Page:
Source: Accessed 3/10/2013


A Helping Hand From Our Friendly Librarian By Introduction to Journalism Students Nervous ‘newbies’ worried about an avalanche of research tasks, referencing, writing skills and perfect presentation as their first assignments drew near breathed a collective sigh of relief when Librarian for Monash College, Jenny Casey came to the rescue. Jenny visited the College Arts Workshop, Introduction to Journalism and Psychology classes to show students how to enrich their understanding of using Search, the Library’s catalogue, on-line databases, and various reference styles. “When Kathy {Monash College Journalism teacher} asked me to help her students I was more than happy to assist. It is really important that all students feel confident about finding and correctly referencing the resources they need for assignments. I also encouraged the students to always ask for help at the library if they need it,” Jenny said. Jenny patiently guided students through the cyber world of library websites helping them filter information in search for books and on-line sources that added great value to a range of resources. “Jenny was very patient in explaining the things that I had difficulties in understanding. Now I know how to reference and cite properly,” said Part 1 Introduction to Journalism student, Carmen Chew.

“Jenny explained the information with credibility. When we ask her about the footnotes, she immediately checked out the credible resources and got back to us,” said another Part 1 student, Irene Xu. Classmate Zyrha Iranzo added: “Jenny was friendly towards us and made sure we understood what we were doing with our work,” while Anton Abeyasinghe, also a Part 1 student commented: “Jenny’s guidance was very helpful for newbies, such as myself, in terms of referencing.” Part 1 Introduction to Journalism student, Congzhe Zhang summed up our sentiment: “We love you Jenny!” Contact Jenny at Matheson Library, Monash University Clayton Campus, Ph: 99024123 Email: Website: 13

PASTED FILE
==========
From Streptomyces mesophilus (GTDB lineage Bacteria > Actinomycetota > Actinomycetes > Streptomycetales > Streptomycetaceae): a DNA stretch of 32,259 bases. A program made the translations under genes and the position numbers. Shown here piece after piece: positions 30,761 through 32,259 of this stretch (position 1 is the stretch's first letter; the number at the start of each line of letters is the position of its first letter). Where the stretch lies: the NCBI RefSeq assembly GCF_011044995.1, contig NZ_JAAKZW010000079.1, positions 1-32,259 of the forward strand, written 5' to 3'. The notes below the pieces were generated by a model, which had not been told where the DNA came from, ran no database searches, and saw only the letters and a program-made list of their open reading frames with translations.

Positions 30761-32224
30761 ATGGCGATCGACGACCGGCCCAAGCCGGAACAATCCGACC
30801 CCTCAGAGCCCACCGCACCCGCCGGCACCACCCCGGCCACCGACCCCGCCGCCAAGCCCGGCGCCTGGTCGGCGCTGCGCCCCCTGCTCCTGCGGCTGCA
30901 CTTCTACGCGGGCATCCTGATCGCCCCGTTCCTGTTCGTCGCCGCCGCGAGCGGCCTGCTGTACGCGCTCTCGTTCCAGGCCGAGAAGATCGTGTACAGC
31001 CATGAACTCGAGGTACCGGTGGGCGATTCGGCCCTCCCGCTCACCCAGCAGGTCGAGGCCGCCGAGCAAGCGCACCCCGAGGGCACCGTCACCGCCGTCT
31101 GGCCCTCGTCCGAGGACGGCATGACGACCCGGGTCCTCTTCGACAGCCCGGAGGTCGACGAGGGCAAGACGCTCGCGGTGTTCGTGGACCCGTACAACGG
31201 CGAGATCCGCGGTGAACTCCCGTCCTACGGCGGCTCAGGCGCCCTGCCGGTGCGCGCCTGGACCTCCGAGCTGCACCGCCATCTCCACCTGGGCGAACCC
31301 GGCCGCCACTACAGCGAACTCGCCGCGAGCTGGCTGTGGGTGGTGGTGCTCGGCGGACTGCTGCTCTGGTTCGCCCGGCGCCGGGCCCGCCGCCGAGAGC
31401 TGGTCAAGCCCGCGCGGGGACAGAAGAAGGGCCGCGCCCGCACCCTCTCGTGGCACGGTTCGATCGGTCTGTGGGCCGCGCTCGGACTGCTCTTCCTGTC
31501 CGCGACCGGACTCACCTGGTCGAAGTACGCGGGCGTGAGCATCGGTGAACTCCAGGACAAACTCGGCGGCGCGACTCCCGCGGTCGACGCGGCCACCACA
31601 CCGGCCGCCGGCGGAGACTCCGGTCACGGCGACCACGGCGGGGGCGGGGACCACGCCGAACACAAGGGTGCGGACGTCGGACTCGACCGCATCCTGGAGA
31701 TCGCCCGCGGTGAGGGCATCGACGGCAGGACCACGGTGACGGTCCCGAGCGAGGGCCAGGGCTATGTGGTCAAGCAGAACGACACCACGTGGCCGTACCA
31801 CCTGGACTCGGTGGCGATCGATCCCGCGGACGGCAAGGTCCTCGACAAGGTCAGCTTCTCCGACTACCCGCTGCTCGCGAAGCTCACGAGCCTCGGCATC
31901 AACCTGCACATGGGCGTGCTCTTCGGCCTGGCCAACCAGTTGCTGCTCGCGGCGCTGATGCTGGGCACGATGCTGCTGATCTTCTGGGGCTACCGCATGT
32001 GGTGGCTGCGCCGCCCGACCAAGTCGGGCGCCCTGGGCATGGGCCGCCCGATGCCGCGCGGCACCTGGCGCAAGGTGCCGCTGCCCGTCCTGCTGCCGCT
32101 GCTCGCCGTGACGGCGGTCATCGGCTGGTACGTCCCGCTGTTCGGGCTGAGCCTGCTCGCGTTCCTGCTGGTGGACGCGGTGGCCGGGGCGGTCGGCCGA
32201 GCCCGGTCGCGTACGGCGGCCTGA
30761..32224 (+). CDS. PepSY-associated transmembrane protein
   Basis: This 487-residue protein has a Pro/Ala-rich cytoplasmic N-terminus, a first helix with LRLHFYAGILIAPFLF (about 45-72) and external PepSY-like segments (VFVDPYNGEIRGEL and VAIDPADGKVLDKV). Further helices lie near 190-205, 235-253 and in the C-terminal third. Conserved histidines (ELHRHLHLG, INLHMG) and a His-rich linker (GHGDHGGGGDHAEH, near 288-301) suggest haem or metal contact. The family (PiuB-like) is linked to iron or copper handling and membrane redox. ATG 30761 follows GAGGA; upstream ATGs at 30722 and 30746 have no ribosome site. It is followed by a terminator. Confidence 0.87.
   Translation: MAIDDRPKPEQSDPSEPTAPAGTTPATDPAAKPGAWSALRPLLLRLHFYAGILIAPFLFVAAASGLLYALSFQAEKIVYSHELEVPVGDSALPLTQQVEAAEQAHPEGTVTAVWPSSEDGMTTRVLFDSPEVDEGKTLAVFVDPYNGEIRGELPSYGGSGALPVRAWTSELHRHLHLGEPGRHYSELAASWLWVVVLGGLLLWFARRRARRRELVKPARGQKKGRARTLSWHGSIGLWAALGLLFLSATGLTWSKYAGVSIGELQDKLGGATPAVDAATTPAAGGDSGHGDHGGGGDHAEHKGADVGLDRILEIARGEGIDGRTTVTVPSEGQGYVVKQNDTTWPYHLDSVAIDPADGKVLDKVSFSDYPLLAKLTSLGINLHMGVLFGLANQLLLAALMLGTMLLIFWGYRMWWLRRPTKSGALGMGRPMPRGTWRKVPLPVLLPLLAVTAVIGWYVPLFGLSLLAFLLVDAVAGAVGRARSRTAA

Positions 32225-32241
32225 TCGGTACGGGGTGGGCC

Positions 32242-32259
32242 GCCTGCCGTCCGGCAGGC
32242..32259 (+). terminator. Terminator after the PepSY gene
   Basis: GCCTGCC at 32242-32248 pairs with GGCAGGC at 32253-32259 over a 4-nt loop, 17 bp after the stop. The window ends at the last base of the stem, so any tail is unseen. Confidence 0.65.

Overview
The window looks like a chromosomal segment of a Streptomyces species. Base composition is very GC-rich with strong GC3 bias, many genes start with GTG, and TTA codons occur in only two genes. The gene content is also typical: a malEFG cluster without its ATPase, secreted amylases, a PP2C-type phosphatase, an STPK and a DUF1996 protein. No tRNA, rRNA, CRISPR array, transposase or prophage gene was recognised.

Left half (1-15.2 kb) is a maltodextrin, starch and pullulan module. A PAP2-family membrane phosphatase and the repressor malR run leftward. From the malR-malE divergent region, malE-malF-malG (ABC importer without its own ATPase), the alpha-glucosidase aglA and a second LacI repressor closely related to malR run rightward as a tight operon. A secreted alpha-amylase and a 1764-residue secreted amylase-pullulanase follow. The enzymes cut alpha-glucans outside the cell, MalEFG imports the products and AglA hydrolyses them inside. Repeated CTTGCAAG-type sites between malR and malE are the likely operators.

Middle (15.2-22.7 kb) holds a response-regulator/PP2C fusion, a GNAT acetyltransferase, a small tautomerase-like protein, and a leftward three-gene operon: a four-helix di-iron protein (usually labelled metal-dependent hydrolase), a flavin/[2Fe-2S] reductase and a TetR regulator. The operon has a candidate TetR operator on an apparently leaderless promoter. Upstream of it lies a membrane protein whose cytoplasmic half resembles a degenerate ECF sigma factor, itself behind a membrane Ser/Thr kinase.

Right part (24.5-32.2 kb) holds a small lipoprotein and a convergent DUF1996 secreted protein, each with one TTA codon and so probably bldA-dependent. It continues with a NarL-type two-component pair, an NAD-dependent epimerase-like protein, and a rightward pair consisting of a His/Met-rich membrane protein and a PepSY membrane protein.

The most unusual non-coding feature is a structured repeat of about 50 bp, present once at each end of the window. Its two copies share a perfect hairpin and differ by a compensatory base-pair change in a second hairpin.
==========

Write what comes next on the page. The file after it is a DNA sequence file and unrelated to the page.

TERRY tells us about

AUSTRALIA By Diploma of Arts student, Maisurah Mokhsin

Our Academic Writing teacher Terry Reilly had some interesting information to share with us about Australia during one of our Journalism tutorials last trimester. We really enjoyed the opportunity of interviewing him.

0.7 per cent, with Judaism at 0.4 per cent, Terry said.

Terry told us that while native Australians make up more than 35 per cent of the population, there are just over 36 per cent of English people here, followed by the Irish, with a decline to about 10 per cent. Next, is the Scottish at 8.5 per cent, then comes Italians, Germans and Chinese, all around the 4 per cent mark. Surprisingly, Aboriginal Australians only make up about 2.5 per cent of the population. The Greeks and Dutch number slightly over 1 per cent and Middle Eastern peoples only make up a small percentage, which is not recorded.

When I asked him how the infiltration of multiple cultures would benefit Australia, Terry replied, “It will help Australia to learn about other cultures, typically children who go to school with people from other cultures. They learn that other people think differently, they learn that other people can sometimes behave differently, they can learn that culture is important to people; culture gives meaning to people - it’s not just the Australian people. So if there were people from Singapore or Iraq, they’re going to learn that culture gives meaning; it’s an educational thing.”

“Australia is fundamentally a Christian nation, but not a strong church-going nation,” Terry said.

“For work or vocational, it’s a very good thing because when the Italians came here in the 1950s, there were many jobs a lot of Australians didn’t want to do.